Tooth Resorption in Cats
World Small Animal Veterinary Association Congress Proceedings, 2017
B.A. Niemiec
Southern California Veterinary Dental Specialties, Dentistry, San Diego, CA, USA

Historically, restoration was a recommended therapy. However due to the progressive nature of the disease, this treatment carries a poor long-term prognosis and is no longer performed.

Teeth with radiographic but no clinical evidence of tooth resorption (TR) do not hurt in humans. Therefore, if a TR is seen on dental radiographs, a thorough evaluation of the cervical area of the tooth should be performed with an explorer. If no evidence of tooth resorption is found, extraction is not required. However, the owner should be informed and the teeth evaluated and radiographically monitored under general anaesthesia on a regular basis.

The current treatment of choice for clinical TRs is extraction. However, extractions can be very difficult in these cases due to tooth weakening and ankylosis (especially in type 2 lesions). Additionally, in some cases, there is little to no tooth structure remaining. In cases with significant weakening and/or ankylosis, performing the extractions via a surgical approach is recommended to speed the procedure and decrease the incidence of fractured and retained roots.

Determining type 1 from type 2 tooth resorption is critical for proper treatment of tooth resorption. Complete extraction is always the ideal treatment. However, crown amputation is an accepted treatment for advanced type 2 resorption.

There are 4 radiographic findings and one clinical that must be present for crown amputation to be performed.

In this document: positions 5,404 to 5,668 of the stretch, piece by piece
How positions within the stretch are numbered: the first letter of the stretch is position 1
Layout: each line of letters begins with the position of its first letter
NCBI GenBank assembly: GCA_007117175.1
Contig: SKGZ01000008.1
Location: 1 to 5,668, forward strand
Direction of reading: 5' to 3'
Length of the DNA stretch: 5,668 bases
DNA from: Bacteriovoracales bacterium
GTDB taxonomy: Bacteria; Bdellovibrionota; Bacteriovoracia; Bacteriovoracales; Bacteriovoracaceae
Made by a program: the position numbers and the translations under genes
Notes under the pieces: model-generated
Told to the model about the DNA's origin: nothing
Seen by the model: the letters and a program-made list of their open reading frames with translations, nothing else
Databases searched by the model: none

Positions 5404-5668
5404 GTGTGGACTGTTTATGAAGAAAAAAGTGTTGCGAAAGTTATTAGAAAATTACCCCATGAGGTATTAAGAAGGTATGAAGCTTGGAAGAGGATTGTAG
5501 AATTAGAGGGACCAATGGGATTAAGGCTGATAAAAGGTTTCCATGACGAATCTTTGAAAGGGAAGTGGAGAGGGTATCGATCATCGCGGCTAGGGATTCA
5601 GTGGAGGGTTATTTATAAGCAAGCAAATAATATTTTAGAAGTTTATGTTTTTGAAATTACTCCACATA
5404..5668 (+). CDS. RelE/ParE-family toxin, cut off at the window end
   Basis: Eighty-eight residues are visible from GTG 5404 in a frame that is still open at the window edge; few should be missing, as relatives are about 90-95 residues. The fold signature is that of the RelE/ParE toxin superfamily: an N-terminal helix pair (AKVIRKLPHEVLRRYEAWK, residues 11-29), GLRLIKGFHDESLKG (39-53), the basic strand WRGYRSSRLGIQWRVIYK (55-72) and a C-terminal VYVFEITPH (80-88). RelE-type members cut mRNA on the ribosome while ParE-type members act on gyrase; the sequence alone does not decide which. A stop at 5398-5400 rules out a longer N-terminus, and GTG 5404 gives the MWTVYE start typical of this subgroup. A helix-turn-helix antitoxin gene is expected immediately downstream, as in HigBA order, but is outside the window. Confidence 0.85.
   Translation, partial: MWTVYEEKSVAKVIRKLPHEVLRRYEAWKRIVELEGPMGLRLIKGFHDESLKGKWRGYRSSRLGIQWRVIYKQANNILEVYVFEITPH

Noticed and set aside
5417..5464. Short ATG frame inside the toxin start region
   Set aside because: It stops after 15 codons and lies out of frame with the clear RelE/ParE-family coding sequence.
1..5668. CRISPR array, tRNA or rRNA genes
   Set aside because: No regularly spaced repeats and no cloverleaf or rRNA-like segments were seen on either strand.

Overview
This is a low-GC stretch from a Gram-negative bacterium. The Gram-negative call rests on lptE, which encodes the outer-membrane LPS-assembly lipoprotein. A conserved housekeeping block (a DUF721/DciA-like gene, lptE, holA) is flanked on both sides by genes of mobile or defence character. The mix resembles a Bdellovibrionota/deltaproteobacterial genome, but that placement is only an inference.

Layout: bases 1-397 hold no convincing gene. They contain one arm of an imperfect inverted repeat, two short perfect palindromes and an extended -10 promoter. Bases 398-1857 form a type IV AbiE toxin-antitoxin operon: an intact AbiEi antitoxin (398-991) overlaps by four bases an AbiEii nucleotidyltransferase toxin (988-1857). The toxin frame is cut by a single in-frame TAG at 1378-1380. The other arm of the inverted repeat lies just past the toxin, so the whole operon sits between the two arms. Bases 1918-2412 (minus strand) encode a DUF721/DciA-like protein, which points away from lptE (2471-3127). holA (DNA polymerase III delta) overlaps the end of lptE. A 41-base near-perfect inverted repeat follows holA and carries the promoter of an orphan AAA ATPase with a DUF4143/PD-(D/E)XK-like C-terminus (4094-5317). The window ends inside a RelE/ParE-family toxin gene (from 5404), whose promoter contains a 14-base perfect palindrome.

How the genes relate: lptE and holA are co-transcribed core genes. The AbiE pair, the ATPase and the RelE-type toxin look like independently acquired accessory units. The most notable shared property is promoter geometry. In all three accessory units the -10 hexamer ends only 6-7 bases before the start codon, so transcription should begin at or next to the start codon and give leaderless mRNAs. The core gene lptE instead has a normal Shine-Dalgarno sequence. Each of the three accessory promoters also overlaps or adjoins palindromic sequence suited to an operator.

1.  No evidence of endodontic disease

2.  No evidence of periodontal disease

3.  No radiographically identifiable periodontal ligament

4.  No radiographically identifiable endodontic system

5.  No caudal stomatitis

Crown amputation is an acceptable treatment option for advanced type 2 lesions as it results in significantly less trauma and faster healing than complete extraction. This procedure, although widely accepted, is still controversial. Most veterinary dentists employ this technique, however in widely varying frequency. Veterinary dentists typically employ this treatment option only when there is significant or complete root replacement by bone. Unfortunately, the majority of general practitioners use this technique far too often. Those practitioners without dental radiology capability should not perform crown amputation. In these cases, the teeth should either be fully extracted or the patient referred to a facility with dental radiology.

Finally, root pulverization (atomization) is no longer considered appropriate for ankylosed teeth. If the tooth is ankylosed/resorbed to the point where even surgical extraction is impossible, crown amputation should be acceptable. In other words, if identifiable tooth structure is present, it should be removed; if not, crown amputation may be performed.

Crown Amputation Technique

After clinical and radiographic evaluation confirms that the tooth is a suitable candidate, crown amputation is initiated by creating a small gingival flap around the target tooth. A conservative envelope flap typically works well.

Next, a crosscut taper fissure bur on a high-speed handpiece is used to remove the entire crown to the level of the alveolar bone. The bone and remaining tooth should be smoothed with a coarse diamond bur.

Following clinical and radiographic confirmation that the tooth is removed to at least the level of the bone, the gingiva is sutured over the defect. Closure may require a small amount of fenestration to relieve tension.


Speaker Information
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B.A. Niemiec
Southern California Veterinary Dental Specialties
San Diego, CA, USA

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